When I started my software business, I was very much in the dark in regards to my competitors.
Sure, I had used their tools. I knew what features they had and how their UI/UX looked.
But I had virtually no idea of more business related metrics, such as:
- How many customers did they have?
- What keywords were they ranking for (and how much traffic was each driving them)?
- What features did their own customers like? Dislike?
However, over the last few months I’ve gotten a bit more clever in my competitive research, and I’d like to share some of those tactics today to help you better understand your playing field.
Here are 5 competitive intel tactics to fuel your research:
Investigate Their Other Tools
It hit me one day that you can tell an awful lot about a company that has a Chrome Extension.
Consider ours, Ninja Outreach Lite, for example:
One of the things I noticed was that you can see how many people are using each extension at the top.
This is a great indicator into the size of their customer base, at least within an order of magnitude. Combine that information with their monthly pricing and you have an idea of how much revenue the business is generating. This is pretty handy if you’re trying to understand how lucrative a market could be, and how large the market size is.
Additionally, by taking a look at the reviews you can identify potential customers. It’s not too hard to go from here and find the individual on LinkedIn, which gives me an opportunity to reach out and perhaps do some customer development/research.
Join Their Newsletter
Joining the newsletter of one of your competitors is the exact opposite of what you would think to do – but it actually provides very valuable intel. Consider this quote from Spencer Hawes, founder of Long Tail Pro.
“When I was considering whether or not I should create Long Tail Pro, I knew that one of the top keyword tools was Market Samurai. I got on their email list.
It just so happens that the founder of Market Samurai TOLD me how much the business was making! I didn’t ask him, he just publicly revealed it to everyone on his email list.” – Spencer Hawes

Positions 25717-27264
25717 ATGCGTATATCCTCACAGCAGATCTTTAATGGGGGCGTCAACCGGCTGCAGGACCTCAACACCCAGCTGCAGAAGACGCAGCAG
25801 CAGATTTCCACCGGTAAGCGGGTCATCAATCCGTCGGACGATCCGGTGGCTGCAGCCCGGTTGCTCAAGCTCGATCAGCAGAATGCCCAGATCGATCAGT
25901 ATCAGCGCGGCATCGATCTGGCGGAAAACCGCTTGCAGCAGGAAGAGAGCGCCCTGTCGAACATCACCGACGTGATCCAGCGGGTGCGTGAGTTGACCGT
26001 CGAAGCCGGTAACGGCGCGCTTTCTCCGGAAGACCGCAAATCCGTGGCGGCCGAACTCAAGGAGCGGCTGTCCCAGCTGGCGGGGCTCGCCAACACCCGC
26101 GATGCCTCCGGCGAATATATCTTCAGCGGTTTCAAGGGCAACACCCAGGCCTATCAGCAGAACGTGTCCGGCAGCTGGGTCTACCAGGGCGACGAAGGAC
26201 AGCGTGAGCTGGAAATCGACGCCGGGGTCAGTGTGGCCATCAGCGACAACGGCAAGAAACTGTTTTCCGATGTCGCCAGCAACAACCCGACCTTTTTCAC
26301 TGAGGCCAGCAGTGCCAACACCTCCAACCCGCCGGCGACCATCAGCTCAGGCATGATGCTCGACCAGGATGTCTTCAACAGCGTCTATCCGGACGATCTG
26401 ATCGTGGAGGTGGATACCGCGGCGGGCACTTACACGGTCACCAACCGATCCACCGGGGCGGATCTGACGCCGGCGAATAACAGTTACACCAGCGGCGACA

We reveal a lot of things in our newsletters; not just competitive intel like the size of our customer base, but also new features, partnerships and tactics. By joining your competitor’s newsletter, you’ll be one of the first to know about anything worth knowing.
Scour Review Sites
If you want to find out more about what customers like and dislike about one of your competitors, consider heading over to a review site, like Yelp, Trip Advisor, or a more niche-related one like G2 Crowd.
For example, we run a software business, so I can look at my competitor’s profiles on G2 Crowd, a business software review site.
Here’s what someone recently wrote about one of my competitors:
As a business owner, I’m always trying to get feedback from my customers about what they like and dislike, but it’s not always as easy as sending an email or a survey. Let’s face it — a lot of people just can’t be bothered to respond.
Here’s exactly the information I need to gauge what opportunities we can take advantage of.
Keep Abreast of Social Mention
Many of us are familiar with the concept of social mentions and Google alerts. In short, you can sign up, put in a keyword or a website, and receive alerts every time there’s a mention on the web.
Typically, I think to use this to keep track of my own business. I want to know when we get mentioned so I can head over and check it out and engage with the audience.
But I also added my competitors as alerts, so I know when they’re being talked about as well.
Now I get updates every time an article is found mentioning my competitors. I can go in and see if it’s relevant to my own business, and potentially reach out to the webmaster and see if he’d consider adding us in as well for a different perspective.
Leverage Competitive Intel Software
If you’re reading this blog, you’re probably well aware of the depth of competitive information you can get from using Semrush.
One of my favorites reports is keywords and traffic:
Using this I can understand which of their keywords are driving the most traffic, and what URLs are the source of those keywords. I’ve used this countless times to influence my content marketing strategy and make sure I was writing relevant articles that would help my audience find me in the SERPs.
Competitive intelligence is one of the most valuable research that you can do. It’s not just about understanding your competitors and where they’re at, but informing your own decisions around product development and marketing strategy so you know how to prioritize.
There is competitive intel to be done at all stages, including before you’ve even started and after you’re well on your way. Take these tips and learn something you didn’t know before.
How do you like to spy on your competitors? Let us know in the comments!